Network Working Group                                     N. Kushalnagar
Internet-Draft                                                Intel Corp
Expires: August 28, 2006                                   G. Montenegro
                                                   Microsoft Corporation
                                                       February 24, 2006

      6LoWPAN: Overview, Assumptions, Problem Statement and Goals

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Copyright Notice

   Copyright (C) The Internet Society (2006).


   This document describes the assumptions, problem statement and goals
   for transmitting IP over IEEE 802.15.4 networks.  The set of goals
   enumerated in this document form an initial set only.  Additional
   goals may be found necessary over time and may be added to this

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Table of Contents

   1.  Introduction . . . . . . . . . . . . . . . . . . . . . . . . .  3
     1.1.  Requirements notation  . . . . . . . . . . . . . . . . . .  3
   2.  Overview . . . . . . . . . . . . . . . . . . . . . . . . . . .  3
   3.  Assumptions  . . . . . . . . . . . . . . . . . . . . . . . . .  4
   4.  Problems . . . . . . . . . . . . . . . . . . . . . . . . . . .  5
     4.1.  IP Connectivity  . . . . . . . . . . . . . . . . . . . . .  5
     4.2.  Topologies . . . . . . . . . . . . . . . . . . . . . . . .  6
     4.3.  Limited Packet Size  . . . . . . . . . . . . . . . . . . .  6
     4.4.  Limited configuration and management . . . . . . . . . . .  6
     4.5.  Service discovery  . . . . . . . . . . . . . . . . . . . .  7
     4.6.  Security . . . . . . . . . . . . . . . . . . . . . . . . .  7
   5.  Goals  . . . . . . . . . . . . . . . . . . . . . . . . . . . .  7
   6.  IANA Considerations  . . . . . . . . . . . . . . . . . . . . .  9
   7.  Security Considerations  . . . . . . . . . . . . . . . . . . .  9
   8.  Acknowledgements . . . . . . . . . . . . . . . . . . . . . . . 10
   9.  References . . . . . . . . . . . . . . . . . . . . . . . . . . 11
     9.1.  Normative References . . . . . . . . . . . . . . . . . . . 11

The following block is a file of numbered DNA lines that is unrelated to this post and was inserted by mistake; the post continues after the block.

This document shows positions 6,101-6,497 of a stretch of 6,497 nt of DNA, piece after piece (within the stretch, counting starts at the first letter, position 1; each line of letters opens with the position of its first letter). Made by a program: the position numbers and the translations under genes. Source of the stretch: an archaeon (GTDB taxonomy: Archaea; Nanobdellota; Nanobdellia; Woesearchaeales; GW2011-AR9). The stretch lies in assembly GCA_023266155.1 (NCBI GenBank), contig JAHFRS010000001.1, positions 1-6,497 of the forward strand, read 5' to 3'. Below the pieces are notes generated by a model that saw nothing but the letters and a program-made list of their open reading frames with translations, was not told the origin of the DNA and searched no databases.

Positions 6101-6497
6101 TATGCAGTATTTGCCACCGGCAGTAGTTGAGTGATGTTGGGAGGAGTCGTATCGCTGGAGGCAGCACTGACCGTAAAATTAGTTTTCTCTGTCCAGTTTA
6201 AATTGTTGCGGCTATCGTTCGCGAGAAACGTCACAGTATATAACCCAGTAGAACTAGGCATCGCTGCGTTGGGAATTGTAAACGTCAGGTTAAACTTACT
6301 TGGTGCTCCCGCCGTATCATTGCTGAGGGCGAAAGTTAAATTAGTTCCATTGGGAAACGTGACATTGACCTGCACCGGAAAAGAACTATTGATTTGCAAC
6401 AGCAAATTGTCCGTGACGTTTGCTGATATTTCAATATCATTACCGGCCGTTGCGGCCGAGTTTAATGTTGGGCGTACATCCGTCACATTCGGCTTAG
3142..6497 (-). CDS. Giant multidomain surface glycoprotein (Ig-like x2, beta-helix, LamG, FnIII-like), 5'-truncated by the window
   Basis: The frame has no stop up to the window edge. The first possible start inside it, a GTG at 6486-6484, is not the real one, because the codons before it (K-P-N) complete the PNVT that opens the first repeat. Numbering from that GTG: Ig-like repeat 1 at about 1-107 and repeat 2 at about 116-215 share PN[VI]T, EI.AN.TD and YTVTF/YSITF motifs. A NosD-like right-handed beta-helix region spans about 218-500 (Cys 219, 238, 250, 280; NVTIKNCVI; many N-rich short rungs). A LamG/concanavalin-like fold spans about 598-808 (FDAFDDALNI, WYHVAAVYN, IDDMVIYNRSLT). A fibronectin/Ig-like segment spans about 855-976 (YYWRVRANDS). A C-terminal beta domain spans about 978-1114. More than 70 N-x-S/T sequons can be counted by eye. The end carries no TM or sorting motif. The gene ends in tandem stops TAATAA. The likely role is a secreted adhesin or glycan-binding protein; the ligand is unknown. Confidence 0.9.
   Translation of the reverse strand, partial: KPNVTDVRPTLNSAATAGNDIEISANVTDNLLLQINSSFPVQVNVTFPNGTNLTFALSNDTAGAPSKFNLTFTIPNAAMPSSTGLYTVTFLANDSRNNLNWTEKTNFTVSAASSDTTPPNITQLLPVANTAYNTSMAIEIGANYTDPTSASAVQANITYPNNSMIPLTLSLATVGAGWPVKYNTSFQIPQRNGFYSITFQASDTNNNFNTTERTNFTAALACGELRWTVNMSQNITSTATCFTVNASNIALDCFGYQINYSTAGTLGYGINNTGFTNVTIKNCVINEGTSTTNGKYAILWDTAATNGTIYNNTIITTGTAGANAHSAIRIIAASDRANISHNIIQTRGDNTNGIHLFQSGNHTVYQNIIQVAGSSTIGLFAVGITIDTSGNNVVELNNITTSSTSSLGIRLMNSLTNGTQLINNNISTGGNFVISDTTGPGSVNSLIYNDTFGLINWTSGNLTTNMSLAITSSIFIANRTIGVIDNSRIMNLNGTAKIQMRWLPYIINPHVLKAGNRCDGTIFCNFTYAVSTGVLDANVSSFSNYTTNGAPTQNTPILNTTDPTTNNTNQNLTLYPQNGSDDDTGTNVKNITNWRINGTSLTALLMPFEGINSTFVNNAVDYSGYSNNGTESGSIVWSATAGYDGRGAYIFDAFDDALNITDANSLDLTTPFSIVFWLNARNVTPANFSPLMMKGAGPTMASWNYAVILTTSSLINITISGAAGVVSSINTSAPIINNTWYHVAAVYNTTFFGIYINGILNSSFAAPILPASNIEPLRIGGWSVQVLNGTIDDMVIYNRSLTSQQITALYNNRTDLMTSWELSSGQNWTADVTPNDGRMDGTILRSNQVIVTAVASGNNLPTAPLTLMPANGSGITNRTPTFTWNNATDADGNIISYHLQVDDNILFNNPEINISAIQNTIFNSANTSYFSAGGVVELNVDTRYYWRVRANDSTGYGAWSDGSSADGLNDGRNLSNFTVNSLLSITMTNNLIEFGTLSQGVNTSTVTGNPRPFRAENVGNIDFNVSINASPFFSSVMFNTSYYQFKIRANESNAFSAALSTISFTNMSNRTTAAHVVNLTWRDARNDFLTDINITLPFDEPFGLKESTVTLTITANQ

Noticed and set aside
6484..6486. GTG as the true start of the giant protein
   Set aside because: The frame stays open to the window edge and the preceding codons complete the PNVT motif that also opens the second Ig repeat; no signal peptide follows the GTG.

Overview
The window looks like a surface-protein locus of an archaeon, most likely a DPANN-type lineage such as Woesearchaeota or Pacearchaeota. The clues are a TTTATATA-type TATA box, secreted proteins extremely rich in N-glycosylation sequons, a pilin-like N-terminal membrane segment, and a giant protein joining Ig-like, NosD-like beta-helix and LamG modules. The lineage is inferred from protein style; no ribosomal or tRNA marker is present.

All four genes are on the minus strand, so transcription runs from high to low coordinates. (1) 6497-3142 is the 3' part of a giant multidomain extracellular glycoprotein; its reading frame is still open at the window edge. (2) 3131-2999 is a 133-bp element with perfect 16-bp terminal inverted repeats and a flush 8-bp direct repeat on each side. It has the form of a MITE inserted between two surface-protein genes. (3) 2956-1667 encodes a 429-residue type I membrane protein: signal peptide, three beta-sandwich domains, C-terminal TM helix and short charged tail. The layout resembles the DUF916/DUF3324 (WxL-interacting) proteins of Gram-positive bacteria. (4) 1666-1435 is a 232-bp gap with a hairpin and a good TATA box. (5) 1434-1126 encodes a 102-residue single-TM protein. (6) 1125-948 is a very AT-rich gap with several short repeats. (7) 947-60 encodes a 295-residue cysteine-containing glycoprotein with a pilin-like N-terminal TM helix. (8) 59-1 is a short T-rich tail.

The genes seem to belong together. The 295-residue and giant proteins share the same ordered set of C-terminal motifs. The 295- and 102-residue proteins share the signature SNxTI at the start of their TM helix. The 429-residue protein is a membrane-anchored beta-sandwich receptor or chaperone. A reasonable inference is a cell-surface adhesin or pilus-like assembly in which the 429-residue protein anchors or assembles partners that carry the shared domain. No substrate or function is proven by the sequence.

9.2.  Informative References . . . . . . . . . . . . . . . . . . 11
   Authors' Addresses . . . . . . . . . . . . . . . . . . . . . . . . 13
   Intellectual Property and Copyright Statements . . . . . . . . . . 14

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1.  Introduction

   Low-power wireless personal area networks (LoWPANs) comprise devices
   that conform to the IEEE 802.15.4-2003 standard by the IEEE
   [ieee802.15.4].  The IEEE 802.15.4 devices are characterized by short
   range, low bit rate, low power and low cost.

   This document gives an overview of LoWPANs and describes how they
   benefit from IP and IPv6 networking.  It describes the requirements
   of LoWPANs with regards to IP layer and above.  It spells out the
   underlying assumptions of IP for LoWPANs.  Finally, it describes
   problems associated with enabling IP communication between devices in
   LoWPAN, and defines goals to address these in a prioritized manner.
   Admittedly, not all items on this list are necessarily appropriate
   tasks for the IETF.  Nevertheless, they are documented here to give a
   general overview of the larger problem.  This is useful both to
   structure work within the IETF as well as to understand better how to
   coordinate with external organizations.

1.1.  Requirements notation

   The key words "MUST", "MUST NOT", "REQUIRED", "SHALL", "SHALL NOT",
   document are to be interpreted as described in [RFC2119].

2.  Overview

   A LoWPAN is a simple low cost communication network that allows
   wireless connectivity in applications with limited power and relaxed
   throughput requirements.  A LoWPAN typically includes devices that
   work together to connect the physical environment to real-world
   applications, e.g., wireless sensors.  LoWPANs conform to the IEEE
   802.15.4-2003 standard. [ieee802.15.4].

   Some of the characteristics of LoWPANs are:

   1.   Small packet size.  Given that the maximum physical layer packet
        is 127 bytes, the resulting maximum frame size at the media
        access control layer is 102 octets.  Link-layer security imposes
        further overhead, which in the maximum case (21 octets of
        overhead in the AES-CCM-128 case, versus 9 and 13 for AES-CCM-32
        and AES-CCM-64, respectively) leaves 81 octets for data packets.

   2.   Support for both 16-bit short or IEEE 64-bit extended media
        access control addresses.

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   3.   Low bandwidth.  Data rates of 250 kbps, 40 kbps and 20 kbps for